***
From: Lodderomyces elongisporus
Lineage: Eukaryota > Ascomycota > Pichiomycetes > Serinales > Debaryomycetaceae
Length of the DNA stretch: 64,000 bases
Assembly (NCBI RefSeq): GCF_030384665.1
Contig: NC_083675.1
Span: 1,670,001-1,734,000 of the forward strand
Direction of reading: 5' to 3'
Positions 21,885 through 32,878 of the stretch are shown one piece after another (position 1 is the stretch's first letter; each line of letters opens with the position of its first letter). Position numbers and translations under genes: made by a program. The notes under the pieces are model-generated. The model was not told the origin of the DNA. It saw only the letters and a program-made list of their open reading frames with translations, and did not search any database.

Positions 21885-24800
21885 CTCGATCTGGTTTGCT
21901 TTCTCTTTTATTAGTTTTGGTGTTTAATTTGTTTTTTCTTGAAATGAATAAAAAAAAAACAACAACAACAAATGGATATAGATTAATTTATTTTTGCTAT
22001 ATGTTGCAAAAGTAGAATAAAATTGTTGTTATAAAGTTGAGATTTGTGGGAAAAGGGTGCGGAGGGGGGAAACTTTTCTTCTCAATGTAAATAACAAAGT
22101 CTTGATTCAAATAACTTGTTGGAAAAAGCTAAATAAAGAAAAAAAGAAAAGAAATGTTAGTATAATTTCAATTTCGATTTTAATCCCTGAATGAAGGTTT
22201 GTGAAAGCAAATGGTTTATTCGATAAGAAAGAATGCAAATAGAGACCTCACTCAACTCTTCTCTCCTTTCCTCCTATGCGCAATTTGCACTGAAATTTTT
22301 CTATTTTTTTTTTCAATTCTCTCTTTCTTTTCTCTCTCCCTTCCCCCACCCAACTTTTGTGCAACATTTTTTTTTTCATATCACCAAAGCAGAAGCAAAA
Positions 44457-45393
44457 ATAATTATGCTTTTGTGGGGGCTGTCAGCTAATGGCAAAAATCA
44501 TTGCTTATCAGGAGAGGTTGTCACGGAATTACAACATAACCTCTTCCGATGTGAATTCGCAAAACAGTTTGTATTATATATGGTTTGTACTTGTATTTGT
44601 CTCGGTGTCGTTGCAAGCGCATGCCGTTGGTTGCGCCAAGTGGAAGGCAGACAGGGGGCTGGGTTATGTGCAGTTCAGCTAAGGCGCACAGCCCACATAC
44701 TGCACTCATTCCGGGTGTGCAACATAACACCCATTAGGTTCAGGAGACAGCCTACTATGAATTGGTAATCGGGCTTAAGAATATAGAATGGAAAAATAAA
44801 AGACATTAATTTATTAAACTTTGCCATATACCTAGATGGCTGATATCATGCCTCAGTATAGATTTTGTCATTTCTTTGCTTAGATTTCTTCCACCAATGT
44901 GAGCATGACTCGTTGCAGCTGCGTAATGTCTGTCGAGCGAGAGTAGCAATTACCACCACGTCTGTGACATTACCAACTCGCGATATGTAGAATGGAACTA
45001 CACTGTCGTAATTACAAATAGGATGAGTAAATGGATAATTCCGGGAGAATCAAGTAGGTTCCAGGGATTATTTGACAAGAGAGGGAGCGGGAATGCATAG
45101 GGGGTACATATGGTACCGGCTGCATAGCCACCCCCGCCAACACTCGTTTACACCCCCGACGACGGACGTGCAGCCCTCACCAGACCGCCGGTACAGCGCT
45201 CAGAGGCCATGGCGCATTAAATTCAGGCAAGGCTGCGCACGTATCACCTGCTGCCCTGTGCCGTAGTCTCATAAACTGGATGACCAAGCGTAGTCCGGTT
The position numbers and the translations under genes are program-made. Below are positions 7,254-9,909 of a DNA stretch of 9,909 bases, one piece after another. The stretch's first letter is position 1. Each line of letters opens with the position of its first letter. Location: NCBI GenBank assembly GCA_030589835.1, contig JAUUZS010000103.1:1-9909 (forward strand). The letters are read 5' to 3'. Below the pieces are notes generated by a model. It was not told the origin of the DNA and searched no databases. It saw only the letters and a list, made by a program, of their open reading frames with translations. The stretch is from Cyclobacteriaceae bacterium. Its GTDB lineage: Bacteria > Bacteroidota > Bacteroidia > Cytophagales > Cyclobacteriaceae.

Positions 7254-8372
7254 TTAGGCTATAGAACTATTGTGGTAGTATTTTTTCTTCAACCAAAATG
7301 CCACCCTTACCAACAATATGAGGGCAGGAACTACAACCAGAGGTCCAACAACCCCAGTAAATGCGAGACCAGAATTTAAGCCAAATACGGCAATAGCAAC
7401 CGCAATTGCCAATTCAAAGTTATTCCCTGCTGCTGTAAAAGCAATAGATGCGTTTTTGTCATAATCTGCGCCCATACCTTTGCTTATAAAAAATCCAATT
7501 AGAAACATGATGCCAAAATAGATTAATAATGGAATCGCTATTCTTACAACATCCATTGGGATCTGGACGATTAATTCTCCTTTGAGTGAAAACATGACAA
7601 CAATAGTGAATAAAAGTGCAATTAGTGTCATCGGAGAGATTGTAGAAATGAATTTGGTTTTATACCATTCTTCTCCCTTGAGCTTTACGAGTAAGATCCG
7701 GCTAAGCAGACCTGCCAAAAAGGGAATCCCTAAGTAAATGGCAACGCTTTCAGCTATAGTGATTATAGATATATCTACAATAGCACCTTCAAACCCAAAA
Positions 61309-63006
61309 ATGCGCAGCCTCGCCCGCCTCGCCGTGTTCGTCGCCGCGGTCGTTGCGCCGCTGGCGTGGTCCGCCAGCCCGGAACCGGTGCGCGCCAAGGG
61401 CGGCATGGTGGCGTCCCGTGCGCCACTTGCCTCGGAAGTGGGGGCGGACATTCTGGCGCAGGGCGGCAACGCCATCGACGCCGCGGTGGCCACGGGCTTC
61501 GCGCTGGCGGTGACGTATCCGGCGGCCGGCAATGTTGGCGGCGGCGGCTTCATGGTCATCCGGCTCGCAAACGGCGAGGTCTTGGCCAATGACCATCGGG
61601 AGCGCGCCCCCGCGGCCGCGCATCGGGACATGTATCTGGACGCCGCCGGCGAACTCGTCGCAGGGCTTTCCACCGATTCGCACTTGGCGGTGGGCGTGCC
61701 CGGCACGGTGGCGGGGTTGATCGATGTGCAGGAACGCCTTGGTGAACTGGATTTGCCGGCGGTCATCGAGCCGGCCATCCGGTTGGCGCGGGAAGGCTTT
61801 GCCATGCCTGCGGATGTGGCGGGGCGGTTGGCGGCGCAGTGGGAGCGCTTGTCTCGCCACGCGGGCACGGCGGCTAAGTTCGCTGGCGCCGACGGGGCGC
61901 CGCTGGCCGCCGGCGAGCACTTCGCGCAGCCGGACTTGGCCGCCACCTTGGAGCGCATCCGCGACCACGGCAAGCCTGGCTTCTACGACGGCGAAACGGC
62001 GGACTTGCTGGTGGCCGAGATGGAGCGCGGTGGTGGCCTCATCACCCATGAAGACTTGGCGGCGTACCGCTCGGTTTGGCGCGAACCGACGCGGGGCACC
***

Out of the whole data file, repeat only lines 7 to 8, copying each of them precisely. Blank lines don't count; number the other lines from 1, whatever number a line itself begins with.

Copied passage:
Direction of reading: 5' to 3'
Positions 21,885 through 32,878 of the stretch are shown one piece after another (position 1 is the stretch's first letter; each line of letters opens with the position of its first letter). Position numbers and translations under genes: made by a program. The notes under the pieces are model-generated. The model was not told the origin of the DNA. It saw only the letters and a program-made list of their open reading frames with translations, and did not search any database.